- Existing query or step with a list type as an output.
- Function which returns a list, e.g., List.Union

**precision**– an optional argument defining the accuracy required in the result. The values can be:- Precision.Double or 0 – applies standard precision based on the IEEE 754 standard. This can be up to 18 digits. This is the default if no argument is provided.
- Precision.Decimal or 1 – higher level of precision. It can be up to 29 digits. Requires more memory for additional accuracy.

## Usage Notes

The List.Average function is in the List function category and evaluates down to a single value from a supplied List.

List.Average is available in two locations in the standard user interface:

**Transform [1] > Statistics [2] > Average [3]**

**List Totals [1]: Statistics [2] > Average [3]**

## Examples

### Example #1: Average items in a list

The list parameter can be a standard M code list. This is a comma-separated list held within curly brackets.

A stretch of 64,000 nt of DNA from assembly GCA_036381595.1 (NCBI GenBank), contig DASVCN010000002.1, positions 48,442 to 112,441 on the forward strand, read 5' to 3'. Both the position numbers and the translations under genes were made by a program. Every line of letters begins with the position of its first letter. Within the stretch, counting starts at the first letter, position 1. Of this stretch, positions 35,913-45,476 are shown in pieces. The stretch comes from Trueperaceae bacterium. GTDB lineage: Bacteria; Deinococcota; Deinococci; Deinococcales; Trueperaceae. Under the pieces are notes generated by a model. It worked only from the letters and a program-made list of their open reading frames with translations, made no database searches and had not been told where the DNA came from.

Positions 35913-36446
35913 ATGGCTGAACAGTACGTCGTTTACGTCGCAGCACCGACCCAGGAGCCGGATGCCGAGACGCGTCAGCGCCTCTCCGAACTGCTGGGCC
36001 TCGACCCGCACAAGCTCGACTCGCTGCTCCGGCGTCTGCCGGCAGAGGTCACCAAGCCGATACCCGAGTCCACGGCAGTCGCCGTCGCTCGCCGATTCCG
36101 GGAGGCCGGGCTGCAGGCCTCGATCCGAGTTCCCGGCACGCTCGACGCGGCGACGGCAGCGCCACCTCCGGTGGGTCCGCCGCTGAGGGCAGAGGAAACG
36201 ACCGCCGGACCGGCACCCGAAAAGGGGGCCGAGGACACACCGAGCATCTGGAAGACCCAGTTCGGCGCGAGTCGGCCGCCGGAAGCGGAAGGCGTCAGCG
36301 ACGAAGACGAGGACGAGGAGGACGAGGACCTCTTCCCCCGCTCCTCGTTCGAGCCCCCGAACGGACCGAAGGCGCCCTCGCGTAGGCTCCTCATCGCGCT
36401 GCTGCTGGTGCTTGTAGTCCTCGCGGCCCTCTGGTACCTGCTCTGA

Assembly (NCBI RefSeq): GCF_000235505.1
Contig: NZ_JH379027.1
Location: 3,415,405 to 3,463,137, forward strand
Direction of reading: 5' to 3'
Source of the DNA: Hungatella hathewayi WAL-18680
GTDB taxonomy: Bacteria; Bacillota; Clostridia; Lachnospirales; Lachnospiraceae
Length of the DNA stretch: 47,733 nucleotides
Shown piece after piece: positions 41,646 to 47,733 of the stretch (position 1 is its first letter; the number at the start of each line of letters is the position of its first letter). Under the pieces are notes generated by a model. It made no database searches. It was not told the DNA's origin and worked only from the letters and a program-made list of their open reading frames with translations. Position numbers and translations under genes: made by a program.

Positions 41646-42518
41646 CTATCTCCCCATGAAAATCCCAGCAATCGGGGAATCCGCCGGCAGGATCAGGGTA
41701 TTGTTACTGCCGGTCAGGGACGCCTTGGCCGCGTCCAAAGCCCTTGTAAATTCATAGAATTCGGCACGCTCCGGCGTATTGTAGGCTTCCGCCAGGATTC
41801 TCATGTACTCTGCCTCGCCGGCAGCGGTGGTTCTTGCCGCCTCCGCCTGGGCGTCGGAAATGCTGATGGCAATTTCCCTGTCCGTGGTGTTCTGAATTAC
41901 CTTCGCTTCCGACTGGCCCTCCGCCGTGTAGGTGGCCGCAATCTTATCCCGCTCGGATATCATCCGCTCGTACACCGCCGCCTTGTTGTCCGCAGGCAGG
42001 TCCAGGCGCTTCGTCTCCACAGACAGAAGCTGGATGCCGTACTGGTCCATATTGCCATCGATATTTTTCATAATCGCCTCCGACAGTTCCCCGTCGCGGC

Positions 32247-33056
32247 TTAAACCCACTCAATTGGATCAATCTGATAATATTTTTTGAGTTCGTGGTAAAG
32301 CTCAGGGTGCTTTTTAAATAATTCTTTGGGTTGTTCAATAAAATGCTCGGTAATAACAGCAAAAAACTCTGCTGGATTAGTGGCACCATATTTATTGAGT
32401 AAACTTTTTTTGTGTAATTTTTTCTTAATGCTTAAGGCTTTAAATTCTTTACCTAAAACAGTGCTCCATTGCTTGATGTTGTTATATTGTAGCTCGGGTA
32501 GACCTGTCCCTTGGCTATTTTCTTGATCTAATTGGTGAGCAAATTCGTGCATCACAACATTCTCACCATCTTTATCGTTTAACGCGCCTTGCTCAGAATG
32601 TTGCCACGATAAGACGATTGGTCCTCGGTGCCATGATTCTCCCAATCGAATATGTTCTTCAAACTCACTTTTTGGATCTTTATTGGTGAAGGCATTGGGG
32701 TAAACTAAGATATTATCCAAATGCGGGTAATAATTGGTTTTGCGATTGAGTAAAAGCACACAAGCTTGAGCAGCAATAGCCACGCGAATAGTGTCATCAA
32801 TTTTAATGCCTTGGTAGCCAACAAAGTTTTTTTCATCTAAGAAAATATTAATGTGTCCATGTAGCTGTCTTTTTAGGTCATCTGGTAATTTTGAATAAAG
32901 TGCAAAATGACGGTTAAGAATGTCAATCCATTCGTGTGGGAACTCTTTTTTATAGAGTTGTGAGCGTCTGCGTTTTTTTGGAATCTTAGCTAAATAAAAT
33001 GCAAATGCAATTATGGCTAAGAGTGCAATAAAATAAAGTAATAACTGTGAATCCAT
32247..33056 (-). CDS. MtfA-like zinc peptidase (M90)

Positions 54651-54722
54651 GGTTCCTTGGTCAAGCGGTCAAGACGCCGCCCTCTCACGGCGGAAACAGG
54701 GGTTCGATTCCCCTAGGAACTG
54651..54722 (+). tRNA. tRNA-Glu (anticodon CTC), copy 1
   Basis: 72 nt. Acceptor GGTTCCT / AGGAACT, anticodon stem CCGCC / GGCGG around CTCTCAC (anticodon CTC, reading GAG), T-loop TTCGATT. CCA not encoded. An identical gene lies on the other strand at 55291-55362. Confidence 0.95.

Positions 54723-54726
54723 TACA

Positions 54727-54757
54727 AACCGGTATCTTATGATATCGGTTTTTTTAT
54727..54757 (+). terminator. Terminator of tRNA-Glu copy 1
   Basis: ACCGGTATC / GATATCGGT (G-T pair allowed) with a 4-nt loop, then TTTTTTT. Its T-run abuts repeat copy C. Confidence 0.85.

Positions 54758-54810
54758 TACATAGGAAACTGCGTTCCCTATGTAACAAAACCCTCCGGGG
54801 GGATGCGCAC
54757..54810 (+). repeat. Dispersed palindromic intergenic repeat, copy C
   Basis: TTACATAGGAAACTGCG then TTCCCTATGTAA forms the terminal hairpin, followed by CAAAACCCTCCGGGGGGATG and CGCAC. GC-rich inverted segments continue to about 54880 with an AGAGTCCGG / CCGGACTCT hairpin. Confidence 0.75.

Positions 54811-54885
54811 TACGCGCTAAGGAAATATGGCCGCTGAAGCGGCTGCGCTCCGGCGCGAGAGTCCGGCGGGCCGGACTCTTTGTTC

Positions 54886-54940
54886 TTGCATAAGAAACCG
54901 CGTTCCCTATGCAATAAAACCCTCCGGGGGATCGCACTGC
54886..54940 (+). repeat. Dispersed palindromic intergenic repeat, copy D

The function below averages 4 numbers.

`= List.Average({1, 2, 3, 4})`

**Returns: **2.5

### Example #2: Average from a separate list query

Where the output of another query or step is a list, that list can be used as the list parameter within the function.

The following query, called **Example List,** has a list output.

`= {1, 2, 3, 4}`

The list query above can be used inside the List.Average function.

`= List.Average(#"Example List")`

**Returns**: 2.5

### Example #3: Average from a single Table column

A single table column is a list. Therefore, this can be the list parameter supplied to the function.

The table above is named **Example Table**. The code below calculates the mean of the **Value** column.